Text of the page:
Hackers use ChatGPT AI bot to create virus

Hackers use ChatGPT AI bot to create virus

Since its launch, the AI ​​bot ChatGPT has been tested on a variety of tasks: not only answering questions, but also writing professional articles, essays, poems and computer code. As it turned out, the latter should be carefully observed, since this code can be malicious if the user sets such an artificial intelligence task.

    Image source: Moritz Erken / unsplash.com

Image source: Moritz Erken / unsplash.com

Cybersecurity experts from Check Point Research have published report, which described how members of hacker forums use ChatGPT to write malicious code and phishing emails – some of these people have little or no coding experience. One of the examples above describes a Python script that, with a few tweaks, can be turned into ransomware capable of encrypting data on a user’s computer. Another Python script created by ChatGPT looks for files of a certain type, for example PDF, on the local computer, compresses them and sends them to a potential attacker’s server – this is a standard information theft scenario.

In Java, the neural network created a code that performs a hidden download of the PuTTY SSH and Telnet client for later launch of the PowerShell interface. In another example, a script written by ChatGPT should launch an online trading platform to buy or trade compromised accounts, bank card details, malware, and other virtual goods sold on the dark web. The script was connected to a third-party interface to receive up-to-date data on the quotes of the most popular cryptocurrencies to simplify calculations.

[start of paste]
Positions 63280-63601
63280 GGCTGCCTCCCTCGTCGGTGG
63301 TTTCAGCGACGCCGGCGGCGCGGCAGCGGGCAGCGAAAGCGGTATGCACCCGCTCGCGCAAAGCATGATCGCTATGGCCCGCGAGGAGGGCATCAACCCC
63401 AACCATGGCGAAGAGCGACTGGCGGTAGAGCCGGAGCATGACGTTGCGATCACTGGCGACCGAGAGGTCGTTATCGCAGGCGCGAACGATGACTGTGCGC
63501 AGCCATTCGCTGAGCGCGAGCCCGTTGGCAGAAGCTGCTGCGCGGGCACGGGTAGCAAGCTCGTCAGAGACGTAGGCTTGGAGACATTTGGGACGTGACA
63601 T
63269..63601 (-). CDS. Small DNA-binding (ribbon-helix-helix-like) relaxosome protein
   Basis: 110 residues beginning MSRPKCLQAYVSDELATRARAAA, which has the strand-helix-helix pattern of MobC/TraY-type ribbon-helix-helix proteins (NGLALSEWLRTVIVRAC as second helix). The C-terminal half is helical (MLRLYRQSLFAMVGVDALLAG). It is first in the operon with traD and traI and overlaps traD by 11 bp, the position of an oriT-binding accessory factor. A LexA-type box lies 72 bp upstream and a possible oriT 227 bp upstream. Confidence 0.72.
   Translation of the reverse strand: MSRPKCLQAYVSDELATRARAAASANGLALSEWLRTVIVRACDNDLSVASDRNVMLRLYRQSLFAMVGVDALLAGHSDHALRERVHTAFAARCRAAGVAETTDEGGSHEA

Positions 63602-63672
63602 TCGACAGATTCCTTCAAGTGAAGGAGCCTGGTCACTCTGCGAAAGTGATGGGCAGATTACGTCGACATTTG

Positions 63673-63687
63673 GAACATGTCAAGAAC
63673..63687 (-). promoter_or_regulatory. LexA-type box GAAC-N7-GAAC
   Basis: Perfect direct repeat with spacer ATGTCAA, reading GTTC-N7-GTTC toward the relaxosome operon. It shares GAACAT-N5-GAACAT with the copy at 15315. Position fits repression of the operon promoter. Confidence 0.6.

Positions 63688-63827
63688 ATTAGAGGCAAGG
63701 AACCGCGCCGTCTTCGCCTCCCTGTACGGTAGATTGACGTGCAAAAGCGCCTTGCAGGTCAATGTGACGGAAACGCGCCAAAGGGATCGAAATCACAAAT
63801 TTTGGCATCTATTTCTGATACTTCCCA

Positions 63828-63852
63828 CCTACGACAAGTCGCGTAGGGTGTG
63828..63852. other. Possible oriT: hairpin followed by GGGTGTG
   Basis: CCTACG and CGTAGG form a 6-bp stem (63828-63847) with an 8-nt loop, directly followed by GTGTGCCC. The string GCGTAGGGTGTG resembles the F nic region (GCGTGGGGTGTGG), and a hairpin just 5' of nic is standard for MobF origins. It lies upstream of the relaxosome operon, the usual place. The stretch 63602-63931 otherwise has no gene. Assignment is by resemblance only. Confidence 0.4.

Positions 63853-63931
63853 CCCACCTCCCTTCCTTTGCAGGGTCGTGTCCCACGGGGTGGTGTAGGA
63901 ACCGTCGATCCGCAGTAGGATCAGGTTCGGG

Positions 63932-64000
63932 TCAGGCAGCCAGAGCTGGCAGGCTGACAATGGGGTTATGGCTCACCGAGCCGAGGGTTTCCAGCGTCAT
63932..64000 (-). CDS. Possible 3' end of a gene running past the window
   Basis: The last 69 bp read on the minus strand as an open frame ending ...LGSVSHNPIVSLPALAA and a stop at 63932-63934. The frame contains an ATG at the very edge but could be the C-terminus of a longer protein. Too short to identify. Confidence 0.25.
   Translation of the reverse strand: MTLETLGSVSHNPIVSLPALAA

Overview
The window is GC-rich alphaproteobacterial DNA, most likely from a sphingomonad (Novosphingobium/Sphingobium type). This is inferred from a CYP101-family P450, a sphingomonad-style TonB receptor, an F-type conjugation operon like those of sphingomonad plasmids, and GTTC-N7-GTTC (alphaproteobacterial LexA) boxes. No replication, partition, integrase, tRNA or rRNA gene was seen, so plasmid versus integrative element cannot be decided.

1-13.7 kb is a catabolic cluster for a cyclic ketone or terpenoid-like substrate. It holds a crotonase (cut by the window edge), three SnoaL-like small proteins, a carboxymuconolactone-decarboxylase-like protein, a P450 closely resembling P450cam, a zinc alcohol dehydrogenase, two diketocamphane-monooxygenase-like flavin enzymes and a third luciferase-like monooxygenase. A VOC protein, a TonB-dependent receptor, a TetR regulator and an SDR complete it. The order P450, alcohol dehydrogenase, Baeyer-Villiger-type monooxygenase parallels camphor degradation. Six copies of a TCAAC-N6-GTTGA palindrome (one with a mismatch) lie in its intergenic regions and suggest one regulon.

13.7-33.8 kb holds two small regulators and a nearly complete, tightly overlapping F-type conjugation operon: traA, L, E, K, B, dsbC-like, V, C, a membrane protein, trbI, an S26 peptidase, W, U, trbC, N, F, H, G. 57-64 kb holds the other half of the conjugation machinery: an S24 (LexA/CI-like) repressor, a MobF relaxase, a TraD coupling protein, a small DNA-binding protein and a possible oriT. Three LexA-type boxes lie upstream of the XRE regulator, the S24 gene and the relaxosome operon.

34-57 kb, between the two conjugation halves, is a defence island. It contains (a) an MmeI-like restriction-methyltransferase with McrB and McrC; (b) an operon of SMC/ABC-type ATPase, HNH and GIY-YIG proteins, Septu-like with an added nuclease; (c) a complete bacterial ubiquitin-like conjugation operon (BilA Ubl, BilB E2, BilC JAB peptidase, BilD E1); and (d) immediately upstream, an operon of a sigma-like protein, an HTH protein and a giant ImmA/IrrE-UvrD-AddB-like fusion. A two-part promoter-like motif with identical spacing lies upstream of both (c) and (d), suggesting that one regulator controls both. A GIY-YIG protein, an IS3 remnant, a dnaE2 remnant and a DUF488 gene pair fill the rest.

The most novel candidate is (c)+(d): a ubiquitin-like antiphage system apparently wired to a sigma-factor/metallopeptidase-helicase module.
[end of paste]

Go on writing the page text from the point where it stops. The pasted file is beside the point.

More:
The researchers at Check Point Research themselves tried to simulate a hacker attack with a neural network – AI “does not fail”. The bot kindly created a convincing phishing email for them, informing them that their account was banned by one of the hosts and suggesting they open the attached Excel file. After several attempts, ChatGPT also wrote a malicious VBA macro embedded in this file. But Codex’s specialized AI code generation system turned out to be a much more powerful tool, which gave the researchers a whole bunch of malware: the reverse shell interface and scripts for port scanning, sandbox detection, and compiling Python code into one Windows executable file.

About the author

Robbie Elmers

Robbie Elmers is a staff writer for Tech News Space, covering software, applications and services.

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